ALBUQUERQUE, N.M. -- High school basketball fans in Arizona and New Mexico likely know all about "rez ball" — a run-and-gun, pass-cut-and-shoot style of play popular in Native American communities. The style excites fans and allows teams without big centers to wear down opponents by running them off the court with speed and strong shooting.
The best practitioners of rez ball help build community in some of the most isolated towns in the American Southwest. Fans travel for hours to see the games, while others listen to radio broadcasts spoken in Native American languages.
A new Netflix docuseries "Basketball or Nothing" examines the hoop dreams of one such team from a rural, Arizona town in the heart of the Navajo Nation.
The series, set to debut Friday on the streaming service, follows the Chinle High School boys' basketball team as its seeks to capture the community's first state title. But to get there, the players must battle normal teen pressures and the realities that surround them in the nation's largest Native American reservation.
Through the eyes and words of Wildcats coach Raul Mendoza and his players, the series documents how their isolation and experiences in one of the poorest regions of the country have shaped them. The teens speak on living in homes without basic services. Filmmakers show them traveling for hours across the state for games and returning home after midnight while resting on cold bus windows.
Basketball is a diversion, team member Josiah Tsosie says, but also a chance to hope. "We always dream big," he tells filmmakers.
At practice, the players imitate the moves of Golden State Warrior point guard Stephen Curry or then-Duke standout Zion Williamson, who would become the No. 1 pick of the 2019 NBA draft.
But will the team overcome its past of never achieving a basketball state title for the town of 4,500 people?
Can Mendoza, a member of the Tohono O'odham tribe in Arizona, convince his young men to suppress their disadvantages and focus on perfecting their advantages — for the season and life?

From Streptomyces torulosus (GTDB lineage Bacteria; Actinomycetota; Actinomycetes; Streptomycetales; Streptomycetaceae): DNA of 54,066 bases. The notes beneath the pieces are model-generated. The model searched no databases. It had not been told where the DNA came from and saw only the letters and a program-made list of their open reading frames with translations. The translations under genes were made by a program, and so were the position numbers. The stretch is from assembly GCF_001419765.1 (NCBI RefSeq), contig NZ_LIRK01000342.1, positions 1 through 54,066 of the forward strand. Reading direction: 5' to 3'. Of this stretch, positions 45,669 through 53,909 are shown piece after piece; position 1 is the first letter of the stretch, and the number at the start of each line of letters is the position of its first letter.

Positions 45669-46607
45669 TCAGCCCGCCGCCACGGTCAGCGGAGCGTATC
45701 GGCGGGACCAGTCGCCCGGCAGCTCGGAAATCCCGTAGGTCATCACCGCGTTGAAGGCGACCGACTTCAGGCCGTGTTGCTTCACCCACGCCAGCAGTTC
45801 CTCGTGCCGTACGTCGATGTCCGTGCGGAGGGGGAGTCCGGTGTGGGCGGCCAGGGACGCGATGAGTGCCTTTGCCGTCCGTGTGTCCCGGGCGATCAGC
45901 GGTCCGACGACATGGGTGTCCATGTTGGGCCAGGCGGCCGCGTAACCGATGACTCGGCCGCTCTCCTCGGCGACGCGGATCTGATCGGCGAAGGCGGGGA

"There's really nothing going on in Chinle," die-hard fan Mo Draper says in the opening of the series. "(There're) no clubs, no dance, no movie theatres. There's really no outlet for the kids or the adults."
That's why Chinle basketball is an addiction, Draper said, but one that brings happiness.
Or pain if the team sees another losing season.
PGA golfer Rickie Fowler, who served as an executive producer and whose grandmother is Navajo, told The Associated Press that he joined the project to show audiences the obstacles high school students face on the reservation.
"It was something for me to give back to my Navajo side," said Fowler, who grew up in California. "But I also wanted to show the hardship of what the rez is all about (and) bring awareness...it will be eye-opening."
Co-director and executive producer Matt Howley said he got the idea for the film after watching an online video about rez ball and reading a New York Times profile on Mendoza.
Yet, he didn't want to be another outsider coming into a Native American community with assumptions and stereotypes. So, Howley and the film crew opted to skip a narrator and only allow the people of Chinle to speak.
"It was important to let them tell their own story," Howley said.
To do that, filmmakers had to stop shooting for a while and gain the trust of the players, Howley said. "After a week or two," the players allowed filmmakers inside their homes.
The docuseries couldn't escape issues of life on the reservation: poverty, health care, addiction. However, Howley said he left it up to the players and their coach to discuss the subjects.
Fowler said the realities of the reservation are often on his mind when he's traveling around the world to compete in golf majors. "It's a part of who am I," said Fowler, who helps out golfer Notah Begay III with his foundation to tackle Native American obesity and type 2 diabetes. Begay is Navajo, San Felipe and Isleta.
In the first episode, Mendoza races to prepare the players for their opening game against a taller Snowflake, Arizona, team. The Wildcats have to travel two hours to get there.
"Don't take the first shot they give you," he tells them during the game. "Take the shot you want."
It's an ongoing theme he will stress throughout the series. Play rez ball but with structure, and you'll be in a position to win today. And if you win today, you can win tomorrow.
And the next day. And the next day.
Russell Contreras is a member of The Associated Press' race and ethnicity team. Follow him on Twitter at: http://twitter.com/russcontreras .